Review Summary: "I can’t speak, I can’t play, but this flesh has much more to say."
Jason Becker’s life story teaches two important lessons. Firstly
, it teaches perspective—which was the apt title of his second solo album—because no matter how difficult your life is, it could be worse, so learn to appreciate what you have. Secondly
, it teaches perseverance, because no matter what challenges lie in your way, perseverance will help you overcome them.
Thirty years ago Jason Becker was standing on top of the guitar-playing world. He had released three superlative instrumental metal albums—two with Marty Friedman in the band Cacophony, and one solo album—while still in his teens. Then none other than David Lee Roth came calling to ask if Becker wanted to play guitar in his band. You might have heard about Roth. He had previously played with Eddie Van Halen and Steve Vai, so he knew a thing or three about guitar-playing talent. That was when fate dealt Becker one of the cruelest blows imaginable. He was diagnosed with ALS and steadily rendered completely paralysed and unable to play guitar within a few years.
But the horrifying failure of his body failed to dim the lights in Becker’s mind or silence his muse. Despite having been given only a few years to live, and and having lost the ability to speak by 1996, Becker began using a computer pointer system controlled by his eyes to communicate and compose music. Over the better part of the past 20 years, this has led to the creation of Triumphant Hearts
is more than a mere curiosity and is indeed triumphant. While it may not ever be regarded with the same awe as Beethoven’s Ninth Symphony—which was composed after Beethoven had become fully deaf—Triumphant Hearts
is every bit a testament to the human spirit as Beethoven’s Ninth. Assisted by a bevy of notable names such as Marty Friedman, Steve Vai, Joe Satriani, Trevor Rabin, Joe Bonamassa and several more, Becker is able to bring to life his opus about life.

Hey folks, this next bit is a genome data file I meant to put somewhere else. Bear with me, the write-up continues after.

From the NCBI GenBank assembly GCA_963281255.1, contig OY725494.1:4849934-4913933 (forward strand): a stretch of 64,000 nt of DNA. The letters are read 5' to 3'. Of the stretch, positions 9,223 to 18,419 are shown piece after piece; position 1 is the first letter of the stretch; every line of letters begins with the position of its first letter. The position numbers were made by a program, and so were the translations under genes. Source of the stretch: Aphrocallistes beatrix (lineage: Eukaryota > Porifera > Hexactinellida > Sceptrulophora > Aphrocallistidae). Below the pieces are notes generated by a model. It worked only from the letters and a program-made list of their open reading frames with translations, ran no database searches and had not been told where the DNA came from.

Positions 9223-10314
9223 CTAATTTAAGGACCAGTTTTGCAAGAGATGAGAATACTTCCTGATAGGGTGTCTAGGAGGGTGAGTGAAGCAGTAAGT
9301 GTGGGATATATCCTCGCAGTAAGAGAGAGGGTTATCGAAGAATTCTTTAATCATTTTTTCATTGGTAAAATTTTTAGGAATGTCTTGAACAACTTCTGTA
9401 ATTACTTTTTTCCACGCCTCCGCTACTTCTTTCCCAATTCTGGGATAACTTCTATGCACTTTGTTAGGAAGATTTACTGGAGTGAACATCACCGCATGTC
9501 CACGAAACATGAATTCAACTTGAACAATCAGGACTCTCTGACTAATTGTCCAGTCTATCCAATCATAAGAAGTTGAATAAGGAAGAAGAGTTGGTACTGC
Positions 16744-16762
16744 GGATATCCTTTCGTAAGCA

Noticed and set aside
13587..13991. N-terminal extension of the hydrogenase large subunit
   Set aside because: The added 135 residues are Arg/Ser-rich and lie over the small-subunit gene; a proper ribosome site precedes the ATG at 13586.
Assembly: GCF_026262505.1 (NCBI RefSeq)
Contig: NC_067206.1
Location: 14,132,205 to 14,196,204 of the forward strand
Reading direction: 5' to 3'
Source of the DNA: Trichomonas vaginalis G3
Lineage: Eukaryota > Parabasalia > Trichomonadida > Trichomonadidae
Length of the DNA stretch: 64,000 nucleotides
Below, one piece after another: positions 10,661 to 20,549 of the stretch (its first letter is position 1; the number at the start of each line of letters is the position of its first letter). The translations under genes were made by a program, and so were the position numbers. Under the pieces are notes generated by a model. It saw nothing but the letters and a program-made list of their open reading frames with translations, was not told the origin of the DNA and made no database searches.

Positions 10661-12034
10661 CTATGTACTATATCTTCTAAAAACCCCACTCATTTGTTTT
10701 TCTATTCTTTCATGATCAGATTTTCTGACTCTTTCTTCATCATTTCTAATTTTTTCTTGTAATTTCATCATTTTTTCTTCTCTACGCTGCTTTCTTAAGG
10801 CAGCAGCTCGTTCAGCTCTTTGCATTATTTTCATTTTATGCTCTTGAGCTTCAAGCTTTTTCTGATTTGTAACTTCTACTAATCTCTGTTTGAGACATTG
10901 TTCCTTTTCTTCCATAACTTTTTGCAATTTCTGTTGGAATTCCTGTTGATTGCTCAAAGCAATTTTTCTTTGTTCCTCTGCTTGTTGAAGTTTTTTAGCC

The music itself is a combination of symphonic and contemporary classical pieces, adult contemporary pop, and some throwback blues rock and shred metal. There’s even a somewhat elaborate but fairly straightforward arrangement of Bob Dylan’s “Blowing in the Wind”. This is a lot of ground to cover in a single album but Triumphant Hearts
truly shines on the orchestral pieces that are fortified with, rather than driven by, its guest appearances. The title track, with its climactic solo by Marty Friedman is a case in point for how Becker’s talent for classical music and his love for neo-classical guitar-playing can be perfectly melded. “Fantasy Weaver” which features ukelele contributions by Jake Shimabukuro, and “Magic Woman”, which features Uli Jon Roth and Chris Broderick's guitar playing, similarly find perfect synergy between Becker and his guest performers. “River of Longing” and “Valley of Fire”, while being the centrepieces of the album, are slightly underwhelming because Becker’s contribution to the songs is largely relegated to a backing track for his illustrious collaborators to solo over, which seems a waste of his compositional talent.
However, perhaps the most surprising aspect of the album are the poignant lyrics written by Becker for “Hold On To Love” and “We Are One”, which perfectly complement the rest of the album’s themes of love, optimism and unshakable resolve in the face of overwhelming tragedy. The songs themselves, in their ‘90s R&B/Pop stylings, are an interesting change of pace from the orchestral pieces that surround them, but they are every bit as catchy and uplifting.
Throughout Triumphant Hearts
, Becker’s abiding love for music and life shines brightly through his compositions. His unerring optimism even shines through in his arrangement of “Blowing in the Wind”, turning the melancholic introspective tone of the song into one of peaceful acceptance. While the prolonged gestation of Triumphant Hearts
may have left some of its pop-stylings sounding a bit dated, it’s hard to argue with the sheer daunting magnitude of a work like this. Becker has, both before leaving his teen years and after becoming fully paralysed, managed to accomplish more than most musicians do in their entire lengthy able-bodied careers. If the sheer existence of Triumphant Hearts
doesn’t inspire you to go out and work on your craft and hug your loved ones then nothing will, and really, if that inspiration is the legacy of this album then it's pretty hard to argue with its greatness.